Mechanical Seals 101: Component vs. Cartridge Seals
Posted by: Hisco Engineering Department
Mechanical seals are an essential part of any pump system and can be found in everything from cooling systems to water pumps, to high-pressure applications. When it comes to choosing the right mechanical seal for your pump, you have a few different options to choose from. Among the most common are component and cartridge seals. In this article, we'll identify the main characteristics of both seal types and how they differ. We'll also discuss the advantages and disadvantages of these two seal types so that you can make an informed decision about which type is best for your needs.
CARTRIDGE VS. COMPONENT MECHANICAL SEALS
Both types of seal have unique advantages and disadvantages, so it's important to understand the differences before making a decision.
Component seals are the more traditional type of seal, and they're typically less expensive than cartridge seals. They're also easier to install and maintain, which makes them a good choice for pumps that are used in relatively simple applications.
Cartridge seals, on the other hand, are designed for more demanding applications. They're more expensive than component seals, but they're much easier to replace than component seals. This is because all the seal's components are housed in a single unit, so there's no need to disassemble the pump when it comes time to replace the seal.
WHAT IS A CARTRIDGE SEAL?
Cartridge seals are designed for more strenuous applications. They tend to cost more than less expensive component seals, but they offer several advantages that can make them worth the extra money.
One of the biggest advantages of cartridge seals is that they're much easier to replace than component seals. This is because all the seal's components are self-contained, so there's no need to disassemble the pump when it comes time to replace the seal, you can simply swap the old seal out with the new one. This can save a significant amount of time and money, especially in applications where downtime is not an option.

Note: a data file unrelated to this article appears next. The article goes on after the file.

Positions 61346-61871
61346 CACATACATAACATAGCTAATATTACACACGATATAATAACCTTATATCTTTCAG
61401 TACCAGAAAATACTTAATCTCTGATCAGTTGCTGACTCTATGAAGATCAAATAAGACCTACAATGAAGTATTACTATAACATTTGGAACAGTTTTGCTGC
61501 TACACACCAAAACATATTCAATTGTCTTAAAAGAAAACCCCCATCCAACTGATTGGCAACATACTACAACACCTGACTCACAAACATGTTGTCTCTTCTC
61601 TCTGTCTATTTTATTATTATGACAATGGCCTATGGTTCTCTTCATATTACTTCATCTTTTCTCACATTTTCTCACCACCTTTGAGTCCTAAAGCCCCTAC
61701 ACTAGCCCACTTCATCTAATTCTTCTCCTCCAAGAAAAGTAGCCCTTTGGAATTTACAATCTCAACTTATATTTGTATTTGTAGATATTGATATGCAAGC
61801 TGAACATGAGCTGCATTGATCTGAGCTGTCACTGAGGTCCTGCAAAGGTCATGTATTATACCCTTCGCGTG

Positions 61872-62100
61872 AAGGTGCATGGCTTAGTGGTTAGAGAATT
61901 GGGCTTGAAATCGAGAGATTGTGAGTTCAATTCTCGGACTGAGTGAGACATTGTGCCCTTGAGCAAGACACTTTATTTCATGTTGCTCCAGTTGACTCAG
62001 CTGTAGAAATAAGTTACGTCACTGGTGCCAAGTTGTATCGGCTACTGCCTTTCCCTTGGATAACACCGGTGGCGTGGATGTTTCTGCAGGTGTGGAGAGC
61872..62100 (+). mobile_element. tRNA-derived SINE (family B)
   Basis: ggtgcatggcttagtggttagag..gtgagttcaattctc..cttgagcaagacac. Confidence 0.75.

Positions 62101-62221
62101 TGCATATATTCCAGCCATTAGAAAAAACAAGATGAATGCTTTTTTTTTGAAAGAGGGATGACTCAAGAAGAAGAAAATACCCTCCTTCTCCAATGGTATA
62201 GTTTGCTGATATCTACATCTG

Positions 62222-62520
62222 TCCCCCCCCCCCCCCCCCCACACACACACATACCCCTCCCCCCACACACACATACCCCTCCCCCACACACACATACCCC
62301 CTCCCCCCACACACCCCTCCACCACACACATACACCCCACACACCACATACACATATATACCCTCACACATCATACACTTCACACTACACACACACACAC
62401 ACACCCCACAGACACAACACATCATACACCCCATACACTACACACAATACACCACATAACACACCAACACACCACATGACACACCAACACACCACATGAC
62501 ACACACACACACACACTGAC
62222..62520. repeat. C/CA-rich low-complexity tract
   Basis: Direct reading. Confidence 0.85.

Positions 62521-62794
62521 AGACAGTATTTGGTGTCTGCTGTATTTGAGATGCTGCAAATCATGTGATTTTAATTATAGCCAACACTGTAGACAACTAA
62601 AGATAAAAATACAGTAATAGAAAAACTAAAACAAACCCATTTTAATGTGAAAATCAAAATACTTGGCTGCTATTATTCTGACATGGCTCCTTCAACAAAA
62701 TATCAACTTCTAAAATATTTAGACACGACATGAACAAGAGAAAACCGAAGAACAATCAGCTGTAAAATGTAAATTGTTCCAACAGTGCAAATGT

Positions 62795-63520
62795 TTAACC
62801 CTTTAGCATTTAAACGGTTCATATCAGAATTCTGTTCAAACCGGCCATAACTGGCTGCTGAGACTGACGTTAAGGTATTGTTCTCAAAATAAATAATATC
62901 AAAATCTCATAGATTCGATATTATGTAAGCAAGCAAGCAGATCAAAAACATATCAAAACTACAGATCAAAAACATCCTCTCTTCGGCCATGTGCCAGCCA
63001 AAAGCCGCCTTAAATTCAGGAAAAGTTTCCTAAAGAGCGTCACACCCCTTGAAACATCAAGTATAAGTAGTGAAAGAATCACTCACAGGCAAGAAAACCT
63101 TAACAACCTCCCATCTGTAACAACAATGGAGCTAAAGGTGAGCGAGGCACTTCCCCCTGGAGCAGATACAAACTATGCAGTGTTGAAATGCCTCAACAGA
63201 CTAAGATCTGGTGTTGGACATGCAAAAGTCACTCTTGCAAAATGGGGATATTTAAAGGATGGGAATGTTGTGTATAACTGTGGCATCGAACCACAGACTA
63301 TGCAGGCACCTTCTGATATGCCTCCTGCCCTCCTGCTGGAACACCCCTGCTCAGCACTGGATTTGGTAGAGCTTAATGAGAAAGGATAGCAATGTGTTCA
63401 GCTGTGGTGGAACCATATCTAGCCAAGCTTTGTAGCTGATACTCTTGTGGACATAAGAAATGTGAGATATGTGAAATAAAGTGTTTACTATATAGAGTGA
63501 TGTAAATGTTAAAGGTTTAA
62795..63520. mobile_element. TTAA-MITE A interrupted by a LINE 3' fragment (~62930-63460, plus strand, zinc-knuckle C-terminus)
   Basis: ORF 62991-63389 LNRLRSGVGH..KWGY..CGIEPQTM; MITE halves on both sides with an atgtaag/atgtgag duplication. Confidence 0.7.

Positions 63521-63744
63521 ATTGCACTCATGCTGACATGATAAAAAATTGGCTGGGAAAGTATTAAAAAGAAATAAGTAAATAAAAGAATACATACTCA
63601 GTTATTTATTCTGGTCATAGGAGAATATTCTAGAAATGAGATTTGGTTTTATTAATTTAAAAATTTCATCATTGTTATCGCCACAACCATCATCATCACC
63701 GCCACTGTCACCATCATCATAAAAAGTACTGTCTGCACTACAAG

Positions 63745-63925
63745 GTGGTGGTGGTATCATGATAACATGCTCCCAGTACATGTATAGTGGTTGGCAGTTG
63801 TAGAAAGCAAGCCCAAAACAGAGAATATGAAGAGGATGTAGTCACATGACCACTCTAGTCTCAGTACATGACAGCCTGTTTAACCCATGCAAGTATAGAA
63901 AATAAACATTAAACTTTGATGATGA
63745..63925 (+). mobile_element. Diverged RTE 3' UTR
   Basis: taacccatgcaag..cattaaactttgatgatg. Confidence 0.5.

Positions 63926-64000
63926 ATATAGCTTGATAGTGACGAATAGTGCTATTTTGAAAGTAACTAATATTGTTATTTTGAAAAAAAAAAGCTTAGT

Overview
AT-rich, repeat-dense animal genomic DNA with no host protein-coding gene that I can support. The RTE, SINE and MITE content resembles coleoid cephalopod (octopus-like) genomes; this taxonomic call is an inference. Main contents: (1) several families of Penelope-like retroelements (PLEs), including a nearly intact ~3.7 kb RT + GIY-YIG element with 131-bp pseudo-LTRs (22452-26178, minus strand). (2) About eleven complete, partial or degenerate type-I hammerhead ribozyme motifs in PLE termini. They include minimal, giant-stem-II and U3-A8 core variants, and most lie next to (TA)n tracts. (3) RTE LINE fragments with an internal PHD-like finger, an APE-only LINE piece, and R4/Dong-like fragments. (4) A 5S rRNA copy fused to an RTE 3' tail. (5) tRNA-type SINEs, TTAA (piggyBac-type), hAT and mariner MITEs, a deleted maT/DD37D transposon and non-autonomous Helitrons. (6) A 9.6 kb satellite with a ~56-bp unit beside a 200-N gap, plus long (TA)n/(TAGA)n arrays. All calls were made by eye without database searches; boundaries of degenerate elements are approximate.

Another advantage of cartridge seals is that they're less likely to leak than component seals. This is because the seal's components are less likely to come into contact with one another causing damage, which greatly reduces the risk of leaks.
The disadvantage of this style of seal is that it requires more space and some upfront investment. The high cost of a cartridge seal is due to the fact that it is essentially custom-built for your pump, requiring a lot of information about your system to be gathered beforehand so that a ready-to-use cartridge seal can be produced.
WHAT IS A COMPONENT SEAL?
For simple tasks, component seals are ideal. They contain two distinct dynamic and stationary components. Component seals are not prebuilt and must be installed by a professional engineer because there is an elevated risk of errors that may damage the seal faces, O-rings, or seal axial setting on the pump shaft, which can result in shorter seal life or even immediate failure.
Some advantages of component seals are a lower initial cost investment and shorter installation time since it doesn't require as much pump disassembly or reassembly. Also, despite not being preassembled, component seals have fewer parts than cartridge seals, making them easier to maintain.
There are some disadvantages of component seals as well, because of their simpler design, they may require more frequent maintenance than cartridge seals. Additionally, if not installed correctly, they may cause more wear and tear on the pump, which can lead to a shorter lifespan for both the pump and the seal.
Both types of mechanical seals have their own unique pros and cons, so it's important to understand the differences before making a decision. Component seals are typically less expensive than cartridge seals, but they're also more difficult to replace and may be more prone to leaks. Cartridge seals offer several advantages over component seals, including easier installation and replacement and a reduced likelihood of leaks. If you need help choosing the right seal type for your pump system, contact us for more information or to request a quote.
We look forward to helping you keep your system running smoothly!